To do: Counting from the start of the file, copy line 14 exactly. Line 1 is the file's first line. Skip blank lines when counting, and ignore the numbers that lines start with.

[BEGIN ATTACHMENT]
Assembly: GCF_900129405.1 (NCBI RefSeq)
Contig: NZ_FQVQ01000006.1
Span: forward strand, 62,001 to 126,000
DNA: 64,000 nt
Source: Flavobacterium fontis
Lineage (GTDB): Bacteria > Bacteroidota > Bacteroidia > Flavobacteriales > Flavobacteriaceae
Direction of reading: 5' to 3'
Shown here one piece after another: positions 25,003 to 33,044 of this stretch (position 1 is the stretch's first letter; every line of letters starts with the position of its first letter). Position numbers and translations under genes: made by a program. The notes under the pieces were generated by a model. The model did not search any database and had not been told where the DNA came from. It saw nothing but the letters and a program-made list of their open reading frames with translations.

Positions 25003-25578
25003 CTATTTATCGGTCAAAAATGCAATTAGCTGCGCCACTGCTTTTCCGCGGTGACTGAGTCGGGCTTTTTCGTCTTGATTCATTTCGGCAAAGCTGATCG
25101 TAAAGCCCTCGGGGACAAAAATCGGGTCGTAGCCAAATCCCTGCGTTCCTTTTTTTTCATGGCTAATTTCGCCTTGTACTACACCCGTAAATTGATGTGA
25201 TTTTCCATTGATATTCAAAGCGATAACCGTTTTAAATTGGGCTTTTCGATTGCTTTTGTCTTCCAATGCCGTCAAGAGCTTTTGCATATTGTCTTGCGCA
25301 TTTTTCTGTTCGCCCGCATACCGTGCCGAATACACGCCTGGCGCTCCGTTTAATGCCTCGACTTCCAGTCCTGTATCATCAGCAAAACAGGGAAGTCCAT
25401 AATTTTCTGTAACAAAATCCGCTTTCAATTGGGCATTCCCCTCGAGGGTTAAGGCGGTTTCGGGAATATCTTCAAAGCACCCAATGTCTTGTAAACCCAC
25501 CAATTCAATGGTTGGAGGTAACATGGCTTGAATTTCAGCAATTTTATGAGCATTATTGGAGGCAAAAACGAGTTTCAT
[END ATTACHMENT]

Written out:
25401 AATTTTCTGTAACAAAATCCGCTTTCAATTGGGCATTCCCCTCGAGGGTTAAGGCGGTTTCGGGAATATCTTCAAAGCACCCAATGTCTTGTAAACCCAC